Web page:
on October 1, 2012
Schwarzenegger's new book isn't as bad as it could be. This is a decent autobiography, with plenty of memories and anecdotes. Like Arnold himself, the book is warm but so guarded I can't help but wonder what he's leaving out. This is not a racy tell-all. It is a not-bad account of an ambitious (but not remotely self-aware) man who has done a a fair amount of interesting things.
Arnold's most candid memories come early in the book, with his accounts of childhood in Austria during the early days of the Cold War. He tells of snuggling with his brother and parents in bed during thunderstorms, of their house with no toilet, of being beaten by parents and teachers alike. There is insight into his father's bitterness and the futility of surviving in a country trying to find its footing in the wake of the Third Reich. From a young age, Arnold saw America as a beacon of strength and safety, and bodybuilding as the path to lead him there. He boldly recalls being "absolutely certain" he was special. From a young age, Schwarzenegger was shameless in going after what he wanted: he panhandled money to go to the toy store and movies, went AWOL from the military for a bodybuilding contest, and picked fights for thrills. His concern seems first and foremost about getting caught, and even in hindsight he seems unconcerned as to what this all might say about his character. He unblinkingly describes steroids and women ("one of my girlfriends was a stripper and the other was a gypsy.") But he's also sure to mention his gratitude for the parental figures who nurtured him along the way.
In America, Arnold's cunning and determination bring success at bodybuilding, promotion, and various entrepreneurial endeavors. Some readers will think these parts are funny, like when he learned to lie about his zodiac signs to pick up girls and outwitted a competitor in a bodybuilding competition by working the crowd. When he gets into film and politics, the story becomes more scripted. He's a Republican because he sees this as the embodiment of the American Dream and views Democrats as "too Austrian." He can be genuinely egalitarian -- like openly promoting women in bodybuilding -- but also totally doesn't get it, like his approach to filming a violent scene with a woman. There are lots of conversations with Sargent Shriver and George H.W. Bush (who, he'll have us know, was NOT a "waschlappen" - the Austrian word for "wet dishrag.") He describes mentors including Milton and Rose Friedman, James Earl Jones, Marvin Hier, and Andy Warhol. I'm not a film buff but I was interested in all the moviemaking, especially his work with James Cameron on the Terminator films. He might be at his best with inadvertent observations, like an overheard argument about race between Wilt Chamberlain and Grace Jones. For political fans, the section on his campaign and work as Governor of California are as straightforward as a press release but include a fair amount of detail about the political process. To his credit, he does try to explain why his policies, which can seem inconsistent, align with his goals and ideals.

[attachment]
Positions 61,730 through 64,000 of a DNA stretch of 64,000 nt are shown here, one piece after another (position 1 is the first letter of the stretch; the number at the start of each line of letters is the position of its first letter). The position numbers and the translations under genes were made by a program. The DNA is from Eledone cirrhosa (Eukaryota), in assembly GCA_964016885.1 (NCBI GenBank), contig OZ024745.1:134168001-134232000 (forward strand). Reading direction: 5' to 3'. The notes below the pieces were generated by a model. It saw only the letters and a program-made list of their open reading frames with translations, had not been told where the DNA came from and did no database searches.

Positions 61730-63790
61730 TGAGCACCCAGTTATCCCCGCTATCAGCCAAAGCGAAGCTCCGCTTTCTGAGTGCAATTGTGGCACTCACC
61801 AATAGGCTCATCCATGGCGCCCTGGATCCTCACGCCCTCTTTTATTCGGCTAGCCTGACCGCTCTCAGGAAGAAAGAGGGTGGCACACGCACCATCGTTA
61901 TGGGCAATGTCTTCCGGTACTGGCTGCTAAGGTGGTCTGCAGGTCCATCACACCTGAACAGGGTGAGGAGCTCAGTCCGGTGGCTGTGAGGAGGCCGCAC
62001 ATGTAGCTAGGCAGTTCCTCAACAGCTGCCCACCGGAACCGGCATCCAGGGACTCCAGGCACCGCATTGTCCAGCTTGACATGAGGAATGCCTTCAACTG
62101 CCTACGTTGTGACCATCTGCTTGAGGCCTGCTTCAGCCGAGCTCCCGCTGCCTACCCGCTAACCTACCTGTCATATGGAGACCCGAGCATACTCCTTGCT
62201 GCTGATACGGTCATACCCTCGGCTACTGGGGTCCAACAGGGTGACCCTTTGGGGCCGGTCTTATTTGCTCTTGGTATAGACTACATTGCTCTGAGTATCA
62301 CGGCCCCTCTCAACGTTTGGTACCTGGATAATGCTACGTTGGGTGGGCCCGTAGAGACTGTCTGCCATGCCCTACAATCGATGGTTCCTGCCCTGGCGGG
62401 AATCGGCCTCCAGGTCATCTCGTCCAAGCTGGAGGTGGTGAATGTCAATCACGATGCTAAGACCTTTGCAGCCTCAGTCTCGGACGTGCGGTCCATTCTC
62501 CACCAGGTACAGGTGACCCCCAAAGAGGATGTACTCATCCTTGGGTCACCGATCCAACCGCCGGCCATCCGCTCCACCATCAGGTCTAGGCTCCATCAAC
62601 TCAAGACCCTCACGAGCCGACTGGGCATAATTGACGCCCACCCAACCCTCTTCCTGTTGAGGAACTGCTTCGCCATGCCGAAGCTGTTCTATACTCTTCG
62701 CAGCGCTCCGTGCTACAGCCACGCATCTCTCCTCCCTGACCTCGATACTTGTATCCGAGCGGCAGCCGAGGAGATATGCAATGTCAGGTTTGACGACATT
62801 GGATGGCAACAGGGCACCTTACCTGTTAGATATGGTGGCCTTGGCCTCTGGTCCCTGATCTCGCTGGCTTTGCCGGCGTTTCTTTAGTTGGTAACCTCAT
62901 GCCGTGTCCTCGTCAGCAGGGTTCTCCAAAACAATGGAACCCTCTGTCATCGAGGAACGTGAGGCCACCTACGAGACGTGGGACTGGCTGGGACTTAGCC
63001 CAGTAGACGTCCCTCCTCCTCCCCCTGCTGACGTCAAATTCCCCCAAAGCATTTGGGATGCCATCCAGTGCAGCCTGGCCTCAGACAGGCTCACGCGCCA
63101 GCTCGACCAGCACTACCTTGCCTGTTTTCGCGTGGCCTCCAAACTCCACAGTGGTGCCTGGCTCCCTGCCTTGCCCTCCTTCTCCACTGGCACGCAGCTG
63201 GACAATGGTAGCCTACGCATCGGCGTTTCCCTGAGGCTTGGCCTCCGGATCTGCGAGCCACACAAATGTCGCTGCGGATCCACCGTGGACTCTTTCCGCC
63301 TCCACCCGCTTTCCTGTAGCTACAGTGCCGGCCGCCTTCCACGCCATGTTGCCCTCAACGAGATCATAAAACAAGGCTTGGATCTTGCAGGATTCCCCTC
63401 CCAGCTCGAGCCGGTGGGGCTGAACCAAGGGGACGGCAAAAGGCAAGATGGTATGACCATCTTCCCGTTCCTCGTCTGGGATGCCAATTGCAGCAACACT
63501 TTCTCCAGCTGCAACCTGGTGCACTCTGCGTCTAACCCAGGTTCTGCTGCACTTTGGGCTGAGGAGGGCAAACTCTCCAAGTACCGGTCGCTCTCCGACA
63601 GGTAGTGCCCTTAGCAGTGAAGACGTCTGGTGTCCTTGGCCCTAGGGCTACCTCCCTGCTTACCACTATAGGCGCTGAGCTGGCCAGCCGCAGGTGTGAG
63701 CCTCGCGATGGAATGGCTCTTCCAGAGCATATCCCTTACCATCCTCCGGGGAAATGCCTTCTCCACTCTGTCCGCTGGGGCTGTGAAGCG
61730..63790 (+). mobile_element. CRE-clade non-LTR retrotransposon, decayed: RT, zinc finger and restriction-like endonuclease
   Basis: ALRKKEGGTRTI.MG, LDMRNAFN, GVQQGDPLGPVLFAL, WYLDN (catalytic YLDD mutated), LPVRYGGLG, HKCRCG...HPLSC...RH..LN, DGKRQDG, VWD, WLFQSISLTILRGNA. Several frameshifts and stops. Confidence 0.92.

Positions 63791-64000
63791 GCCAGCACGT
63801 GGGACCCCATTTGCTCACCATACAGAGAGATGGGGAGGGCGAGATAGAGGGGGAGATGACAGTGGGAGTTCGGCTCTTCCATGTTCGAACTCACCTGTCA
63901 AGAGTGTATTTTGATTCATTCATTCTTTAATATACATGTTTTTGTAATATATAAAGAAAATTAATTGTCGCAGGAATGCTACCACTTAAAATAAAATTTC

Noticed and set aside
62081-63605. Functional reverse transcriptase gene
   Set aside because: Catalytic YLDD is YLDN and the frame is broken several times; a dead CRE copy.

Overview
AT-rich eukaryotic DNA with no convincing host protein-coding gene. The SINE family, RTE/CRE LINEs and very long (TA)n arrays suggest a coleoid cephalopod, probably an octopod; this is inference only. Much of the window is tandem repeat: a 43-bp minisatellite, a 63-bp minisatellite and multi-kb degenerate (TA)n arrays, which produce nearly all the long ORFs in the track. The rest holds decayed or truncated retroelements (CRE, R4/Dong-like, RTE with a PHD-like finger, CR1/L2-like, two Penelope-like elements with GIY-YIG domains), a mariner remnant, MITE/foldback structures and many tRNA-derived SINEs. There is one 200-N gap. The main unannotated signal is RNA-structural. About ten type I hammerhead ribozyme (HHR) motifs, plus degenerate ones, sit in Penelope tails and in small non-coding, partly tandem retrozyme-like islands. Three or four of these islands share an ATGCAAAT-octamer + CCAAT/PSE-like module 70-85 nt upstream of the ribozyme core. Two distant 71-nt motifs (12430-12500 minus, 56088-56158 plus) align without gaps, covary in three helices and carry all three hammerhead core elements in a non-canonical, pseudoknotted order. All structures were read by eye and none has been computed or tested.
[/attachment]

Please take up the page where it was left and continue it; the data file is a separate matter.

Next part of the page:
Of course, the object of his affection is Maria Shriver: the savvy, beautiful, energetic woman whose world was "big enough" for him even as she brought him a much-needed dose of common sense. He has only nice things to say about Maria (this also keeps him from being more candid about the Kennedy Family, which is our loss). He compares their marriage to Joe and Rose Kennedy. He recounts all the details of his marriage proposal (at his childhood swimming hole in Austria). His affection gets so heavy-handed it sounds desperate (when their first baby was born, the "nurse showed us how to breastfeed" . . . . and: "of course I was in heaven when Eunice or Sarge would come stay with us.") He adores Maria, but he also adores cars, and it's hard not to notice that he describes his first customized Humvee with the same gushing voice he uses for his wife. Although, in fairness, his tenderness toward his young children is undeniable.
So we have to assume that this book is intended as some kind of public love letter to beg her forgiveness and try to win her back. When I found myself wondering why Shriver filed for divorce instead of trying to work it out, I realized I couldn't possibly know the whole story - perhaps I had been charmed myself, because he's obviously left out so much. I wouldn't be surprised if even Arnold doesn't understand. I suspect his downfall in marriage had a lot to do with his failure to understand his own carelessness -- what in the Austrian military he called being "catastrophe-prone" -- his ultimate lack of humility, his concern with getting caught instead of doing the right thing.
In the end, the book does have some unwitting insights, although most of them are between the lines. Fans of Schwarzenegger's politics or films will find a lot here to entertain them. For me it was mildly interesting, but in the end this is not a person -- or a book -- I need in my life after I finish the final page.